Hartford, Conn: Press of the Case, Lockwood & Brainard Company, 1881. First edition of this rare work by Julia Evelina Smith (1792-1886), a suffragist and the first woman to publish her own complete translation of the Bible. Julia’s sister, the suffragist Abby Hadassah Smith (1797-1879), was the original collector of the poems, which were written by their mother Hannah Hadassah Smith (1767–1850). Some of the poems collected here were written by Hannah in Italian and translated by Julia. Front free endpaper coming loose. Contemporary pencil signature on preliminary blank and a second pencil signature on front free endpaper of “Pamela Hale,” possibly the Washington State businesswoman and educator Pamela Case Hale (1834-1915). A bit of foxing and some light toning to pages, but overall a very good, clean, and tight copy of a rare book edited by the first woman to completely translate the Bible into English. Publisher’s purple cloth lettered in gilt (cover title: Mother’s Poems). Some rubbing to spine and a bit of soiling to cloth. Green endpapers. Twelvemo.  pp., pp. 6-55. Item #16740
In 1876, Julia and Abby Smith independently funded the publication of their edition of the Bible, which Julia had translated over the course of eight years with a particular attention toward literalism. The edition was significant in part because it was one of the most easily accessible contemporary Bible translations in English until the publication of the British Revised Version in 1881; it now remains a milestone in women’s history.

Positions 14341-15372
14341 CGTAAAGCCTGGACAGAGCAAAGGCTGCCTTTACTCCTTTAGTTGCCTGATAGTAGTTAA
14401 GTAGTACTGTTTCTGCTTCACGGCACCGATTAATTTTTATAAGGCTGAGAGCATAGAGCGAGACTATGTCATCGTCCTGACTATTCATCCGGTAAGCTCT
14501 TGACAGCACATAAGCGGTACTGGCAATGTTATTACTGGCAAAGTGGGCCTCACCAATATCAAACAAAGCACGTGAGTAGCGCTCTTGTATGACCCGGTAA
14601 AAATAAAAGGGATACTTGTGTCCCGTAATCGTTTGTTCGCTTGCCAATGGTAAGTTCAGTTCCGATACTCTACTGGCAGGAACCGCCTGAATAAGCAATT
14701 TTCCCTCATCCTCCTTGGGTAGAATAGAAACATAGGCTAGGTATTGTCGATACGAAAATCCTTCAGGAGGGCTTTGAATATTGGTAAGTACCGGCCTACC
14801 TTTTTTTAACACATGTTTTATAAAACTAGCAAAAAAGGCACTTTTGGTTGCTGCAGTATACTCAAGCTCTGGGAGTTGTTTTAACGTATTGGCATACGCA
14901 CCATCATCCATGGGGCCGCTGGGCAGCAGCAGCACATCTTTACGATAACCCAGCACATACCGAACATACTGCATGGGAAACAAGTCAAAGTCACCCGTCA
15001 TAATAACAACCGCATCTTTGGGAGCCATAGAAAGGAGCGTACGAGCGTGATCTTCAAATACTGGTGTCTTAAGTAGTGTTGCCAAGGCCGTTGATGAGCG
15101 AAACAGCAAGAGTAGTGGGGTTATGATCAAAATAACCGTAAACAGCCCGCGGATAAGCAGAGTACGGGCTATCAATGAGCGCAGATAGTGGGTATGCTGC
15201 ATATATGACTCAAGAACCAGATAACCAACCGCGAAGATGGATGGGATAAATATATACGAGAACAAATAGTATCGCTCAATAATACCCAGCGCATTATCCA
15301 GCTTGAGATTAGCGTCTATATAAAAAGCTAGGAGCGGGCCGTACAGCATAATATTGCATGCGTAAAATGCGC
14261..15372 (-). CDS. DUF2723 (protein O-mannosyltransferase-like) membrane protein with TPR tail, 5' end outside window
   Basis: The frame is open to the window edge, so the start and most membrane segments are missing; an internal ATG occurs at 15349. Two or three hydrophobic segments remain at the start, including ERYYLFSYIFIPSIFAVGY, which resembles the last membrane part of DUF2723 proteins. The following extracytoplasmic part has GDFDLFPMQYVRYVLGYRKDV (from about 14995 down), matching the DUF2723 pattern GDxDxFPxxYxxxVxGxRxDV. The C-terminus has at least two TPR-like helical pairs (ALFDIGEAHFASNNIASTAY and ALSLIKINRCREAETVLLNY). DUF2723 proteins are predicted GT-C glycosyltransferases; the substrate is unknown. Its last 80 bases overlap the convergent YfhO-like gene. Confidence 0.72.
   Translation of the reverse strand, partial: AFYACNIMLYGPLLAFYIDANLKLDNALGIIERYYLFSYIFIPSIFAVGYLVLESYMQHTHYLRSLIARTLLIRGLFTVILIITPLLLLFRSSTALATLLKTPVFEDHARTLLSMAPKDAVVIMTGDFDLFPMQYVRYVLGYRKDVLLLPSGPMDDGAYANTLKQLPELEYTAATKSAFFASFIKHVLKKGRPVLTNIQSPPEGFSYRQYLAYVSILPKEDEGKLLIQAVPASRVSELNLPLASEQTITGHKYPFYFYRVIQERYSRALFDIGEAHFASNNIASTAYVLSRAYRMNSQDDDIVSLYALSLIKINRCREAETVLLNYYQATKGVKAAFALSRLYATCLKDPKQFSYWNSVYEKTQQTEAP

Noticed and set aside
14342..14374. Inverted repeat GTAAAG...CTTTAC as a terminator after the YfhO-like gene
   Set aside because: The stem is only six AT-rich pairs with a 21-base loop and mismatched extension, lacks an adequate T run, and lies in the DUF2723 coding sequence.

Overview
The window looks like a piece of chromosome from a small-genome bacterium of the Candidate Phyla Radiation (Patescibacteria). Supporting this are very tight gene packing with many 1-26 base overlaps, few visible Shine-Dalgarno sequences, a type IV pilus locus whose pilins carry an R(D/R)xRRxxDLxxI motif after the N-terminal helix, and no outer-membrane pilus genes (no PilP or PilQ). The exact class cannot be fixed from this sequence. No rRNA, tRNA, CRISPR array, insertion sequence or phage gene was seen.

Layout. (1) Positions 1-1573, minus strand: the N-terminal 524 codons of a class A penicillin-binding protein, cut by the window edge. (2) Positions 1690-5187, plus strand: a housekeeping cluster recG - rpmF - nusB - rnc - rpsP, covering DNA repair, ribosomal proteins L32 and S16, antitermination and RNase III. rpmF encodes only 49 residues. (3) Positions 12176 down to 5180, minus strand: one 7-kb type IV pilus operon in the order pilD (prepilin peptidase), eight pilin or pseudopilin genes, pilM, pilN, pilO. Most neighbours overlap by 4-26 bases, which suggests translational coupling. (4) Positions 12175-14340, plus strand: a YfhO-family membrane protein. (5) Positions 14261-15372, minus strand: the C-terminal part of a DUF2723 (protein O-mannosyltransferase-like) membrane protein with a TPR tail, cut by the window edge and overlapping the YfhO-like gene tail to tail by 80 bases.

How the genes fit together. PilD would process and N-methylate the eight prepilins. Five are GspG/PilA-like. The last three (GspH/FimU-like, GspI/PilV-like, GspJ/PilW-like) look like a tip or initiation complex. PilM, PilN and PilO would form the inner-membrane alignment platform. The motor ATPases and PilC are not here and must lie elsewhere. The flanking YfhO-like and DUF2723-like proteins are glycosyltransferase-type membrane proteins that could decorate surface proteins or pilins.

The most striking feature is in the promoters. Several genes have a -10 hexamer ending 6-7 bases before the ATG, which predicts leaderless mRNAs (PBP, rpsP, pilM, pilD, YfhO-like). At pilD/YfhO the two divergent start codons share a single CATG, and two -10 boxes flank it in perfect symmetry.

According to Julia’s introduction to the present work, Hannah was an astronomy enthusiast who was well-versed in Latin, French, and Italian. Most of the poems are in response to psalms and books of the Bible, and several, including “To Julia” (pp. 31-32), include Scottish slang that reflects the roots of the family and their involvement in the Sandemanian sect of the Church of Scotland. The present book offers a perspective on the later work of Julia E. Smith, as well as on her relationships and collaboration with her family. All the women of the Smith family, including Abby and Julia’s three older sisters, were inducted into the Connecticut Women’s Hall of Fame in 1994 for their commitment to suffrage, women’s education, and abolitionism. OCLC lists one physical copy (at Yale).